What is Sea Freight Shipping? A Definitive Guide for 2023


What is Sea Freight Shipping? A Definitive Guide for 2023


While the relationship between sea and world trade is thought to date back about 5000 years, sea freight has evolved to become the linchpin for the global economy. Be it the bulk transport of commodities or the import/export of manufactured goods, sea freight shipping is simply indispensable.

Accounting for over 90% of world trade, sea freight shipping is an affordable and efficient means of long-distance transport of high quantities. 

As global freight ramps up, maritime trade volumes are set to triple by 2050. Moreover, sophisticated sea freight solutions by modern shipping freight companies and their wide-reaching freight forwarding networks have given a new meaning to the sea-borne trade.

If, as a business, you are trying to wade through the complex waters of the sea freight, you’ll soon find yourself caught up and overlook the basics. But we advise otherwise. With so many moving parts of sea freight, it is essential to be equipped with the basic knowledge.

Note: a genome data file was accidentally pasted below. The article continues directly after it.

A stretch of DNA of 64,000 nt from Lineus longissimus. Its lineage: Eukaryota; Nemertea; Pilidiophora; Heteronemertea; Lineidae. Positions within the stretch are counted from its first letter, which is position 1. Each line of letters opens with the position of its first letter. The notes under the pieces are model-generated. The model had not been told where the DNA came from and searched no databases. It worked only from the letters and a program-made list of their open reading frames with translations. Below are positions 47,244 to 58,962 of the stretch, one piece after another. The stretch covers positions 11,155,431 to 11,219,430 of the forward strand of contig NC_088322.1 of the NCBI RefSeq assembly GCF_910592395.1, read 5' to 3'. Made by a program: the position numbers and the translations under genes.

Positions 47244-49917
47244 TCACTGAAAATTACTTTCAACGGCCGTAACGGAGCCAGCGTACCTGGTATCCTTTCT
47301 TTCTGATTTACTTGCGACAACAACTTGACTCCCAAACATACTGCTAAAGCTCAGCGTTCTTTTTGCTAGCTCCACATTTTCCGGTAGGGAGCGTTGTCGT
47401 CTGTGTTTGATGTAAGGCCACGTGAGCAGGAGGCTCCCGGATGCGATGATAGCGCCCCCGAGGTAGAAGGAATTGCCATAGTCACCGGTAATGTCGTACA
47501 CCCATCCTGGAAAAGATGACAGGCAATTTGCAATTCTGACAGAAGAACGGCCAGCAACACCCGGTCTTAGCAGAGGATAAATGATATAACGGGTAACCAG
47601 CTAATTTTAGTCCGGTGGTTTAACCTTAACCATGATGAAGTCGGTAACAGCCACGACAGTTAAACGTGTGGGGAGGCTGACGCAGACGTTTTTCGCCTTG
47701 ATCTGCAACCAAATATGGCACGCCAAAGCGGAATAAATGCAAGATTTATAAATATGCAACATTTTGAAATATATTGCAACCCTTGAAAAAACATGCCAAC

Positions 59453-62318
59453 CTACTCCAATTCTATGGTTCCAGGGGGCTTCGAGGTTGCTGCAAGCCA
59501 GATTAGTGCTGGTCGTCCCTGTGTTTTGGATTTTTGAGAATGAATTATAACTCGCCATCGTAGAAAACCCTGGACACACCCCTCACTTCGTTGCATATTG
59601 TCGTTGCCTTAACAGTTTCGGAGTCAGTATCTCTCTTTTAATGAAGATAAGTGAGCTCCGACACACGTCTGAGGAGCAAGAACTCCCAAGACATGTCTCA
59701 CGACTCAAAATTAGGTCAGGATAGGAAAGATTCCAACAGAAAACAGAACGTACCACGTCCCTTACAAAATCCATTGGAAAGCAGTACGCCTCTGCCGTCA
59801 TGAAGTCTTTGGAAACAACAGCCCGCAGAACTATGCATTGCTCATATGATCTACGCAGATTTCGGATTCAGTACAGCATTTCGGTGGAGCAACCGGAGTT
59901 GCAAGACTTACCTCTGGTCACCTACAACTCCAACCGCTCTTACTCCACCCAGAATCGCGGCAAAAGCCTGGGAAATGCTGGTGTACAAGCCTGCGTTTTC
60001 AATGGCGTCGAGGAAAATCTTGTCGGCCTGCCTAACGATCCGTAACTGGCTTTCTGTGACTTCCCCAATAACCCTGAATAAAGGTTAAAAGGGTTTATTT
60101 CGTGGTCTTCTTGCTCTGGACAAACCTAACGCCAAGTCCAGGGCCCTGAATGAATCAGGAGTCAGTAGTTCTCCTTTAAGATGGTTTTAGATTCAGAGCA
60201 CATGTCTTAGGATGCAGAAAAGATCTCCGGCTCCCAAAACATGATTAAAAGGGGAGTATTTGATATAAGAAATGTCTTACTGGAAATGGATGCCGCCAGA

Therefore, we’ve broken down the nitty-gritty of sea freight in a simple manner for you. Let's get started.

What is Sea Freight?

Sea freight or ocean freight is the method of transporting goods by sea. In its most common form, cargo is packed into containers with standard sizes of 6 to 12 meters (20 to 40 feet), which are loaded onto colossal shipping vessels or ships. Ships then transit through sea routes and transport the cargo to their destination.

A typical freight ship can carry about 18,000 containers (TEU). TEUs, or six-meter (20 feet), are the primarily accepted units of ship capacity measurement in sea freight. 

The advanced technical features of shipping vessels make them capable of carrying massive amounts of goods between the continents, making sea freight the most cost-efficient mode of transport. 

Yet, sea freight is much slower compared to other international shipping methods like air freight, as the typical time for the arrival is between 40 to 60 days. 

Common cargo transported via sea freight include:

  • Crude oil and petroleum products
  • Chemicals
  • Agricultural goods
  • Furniture 
  • Electronics 
  • Ores and minerals
  • Vehicles
  • Heavy machinery
  • Livestock, etc.

Types of Sea Freight Shipping

As mentioned earlier, container shipping makes up the most common shipping options, thanks to its relative ease and safety while handling oversized packages. Sea freight by container shipping comes in two varieties.

Less than Container Load (LCL)